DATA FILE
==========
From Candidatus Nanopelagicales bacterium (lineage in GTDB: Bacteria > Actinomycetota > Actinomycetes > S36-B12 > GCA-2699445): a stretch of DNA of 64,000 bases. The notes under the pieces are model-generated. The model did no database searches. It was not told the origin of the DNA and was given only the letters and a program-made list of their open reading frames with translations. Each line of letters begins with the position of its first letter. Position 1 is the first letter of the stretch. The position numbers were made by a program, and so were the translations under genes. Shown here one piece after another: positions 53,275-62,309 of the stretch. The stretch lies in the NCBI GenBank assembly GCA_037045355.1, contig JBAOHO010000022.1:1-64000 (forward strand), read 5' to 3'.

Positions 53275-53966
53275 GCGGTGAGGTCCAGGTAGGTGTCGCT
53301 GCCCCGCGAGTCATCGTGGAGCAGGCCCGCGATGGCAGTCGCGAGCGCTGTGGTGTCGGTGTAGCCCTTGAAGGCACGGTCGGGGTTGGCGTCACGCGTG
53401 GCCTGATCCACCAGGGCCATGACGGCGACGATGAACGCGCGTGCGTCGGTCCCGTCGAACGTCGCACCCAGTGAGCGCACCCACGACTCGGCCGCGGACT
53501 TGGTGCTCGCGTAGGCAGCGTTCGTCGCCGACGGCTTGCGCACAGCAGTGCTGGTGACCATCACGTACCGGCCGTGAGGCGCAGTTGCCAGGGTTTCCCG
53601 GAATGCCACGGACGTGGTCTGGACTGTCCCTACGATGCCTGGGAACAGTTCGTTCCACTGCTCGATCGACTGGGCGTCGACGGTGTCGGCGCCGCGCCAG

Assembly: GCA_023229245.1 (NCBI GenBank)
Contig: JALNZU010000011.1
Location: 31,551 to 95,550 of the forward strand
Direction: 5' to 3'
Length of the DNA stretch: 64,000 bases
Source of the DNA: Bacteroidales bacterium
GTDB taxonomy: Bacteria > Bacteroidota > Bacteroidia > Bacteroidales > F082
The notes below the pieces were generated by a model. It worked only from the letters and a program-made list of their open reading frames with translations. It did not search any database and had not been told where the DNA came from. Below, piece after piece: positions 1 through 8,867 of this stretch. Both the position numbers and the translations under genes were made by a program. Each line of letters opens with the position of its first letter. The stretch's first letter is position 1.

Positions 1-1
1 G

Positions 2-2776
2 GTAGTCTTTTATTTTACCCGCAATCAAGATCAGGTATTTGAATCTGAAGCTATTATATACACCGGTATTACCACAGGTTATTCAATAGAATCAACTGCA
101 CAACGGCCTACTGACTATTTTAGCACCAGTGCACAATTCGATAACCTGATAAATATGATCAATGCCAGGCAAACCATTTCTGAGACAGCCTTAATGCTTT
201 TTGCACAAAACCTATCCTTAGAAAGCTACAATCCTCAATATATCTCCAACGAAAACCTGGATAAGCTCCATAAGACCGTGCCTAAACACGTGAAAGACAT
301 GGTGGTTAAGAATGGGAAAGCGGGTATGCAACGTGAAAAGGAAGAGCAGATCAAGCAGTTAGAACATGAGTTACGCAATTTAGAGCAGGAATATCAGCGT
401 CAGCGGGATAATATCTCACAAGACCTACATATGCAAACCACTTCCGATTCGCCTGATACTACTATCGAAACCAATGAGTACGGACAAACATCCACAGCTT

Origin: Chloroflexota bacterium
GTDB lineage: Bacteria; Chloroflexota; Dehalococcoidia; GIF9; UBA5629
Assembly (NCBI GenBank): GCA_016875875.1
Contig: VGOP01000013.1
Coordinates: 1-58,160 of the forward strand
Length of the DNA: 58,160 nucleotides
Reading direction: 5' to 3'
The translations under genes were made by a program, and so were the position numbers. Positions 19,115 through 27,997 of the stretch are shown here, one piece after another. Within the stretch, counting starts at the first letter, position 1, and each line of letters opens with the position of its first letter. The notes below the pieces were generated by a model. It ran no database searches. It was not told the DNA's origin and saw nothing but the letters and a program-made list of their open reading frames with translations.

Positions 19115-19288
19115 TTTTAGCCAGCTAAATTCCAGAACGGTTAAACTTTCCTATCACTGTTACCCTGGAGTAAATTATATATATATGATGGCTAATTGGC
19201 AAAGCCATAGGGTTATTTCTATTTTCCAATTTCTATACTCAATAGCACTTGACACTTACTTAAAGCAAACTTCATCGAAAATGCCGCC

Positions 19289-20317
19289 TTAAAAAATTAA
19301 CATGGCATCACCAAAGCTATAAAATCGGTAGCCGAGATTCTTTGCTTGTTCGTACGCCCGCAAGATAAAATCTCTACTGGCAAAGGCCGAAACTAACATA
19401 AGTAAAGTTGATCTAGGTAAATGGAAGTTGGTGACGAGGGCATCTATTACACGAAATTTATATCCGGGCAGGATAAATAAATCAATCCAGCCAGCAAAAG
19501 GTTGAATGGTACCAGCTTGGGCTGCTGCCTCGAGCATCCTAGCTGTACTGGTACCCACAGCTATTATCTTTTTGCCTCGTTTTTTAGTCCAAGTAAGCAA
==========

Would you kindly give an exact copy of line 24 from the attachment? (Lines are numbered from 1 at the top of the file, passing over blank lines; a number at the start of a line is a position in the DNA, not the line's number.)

Origin: Chloroflexota bacterium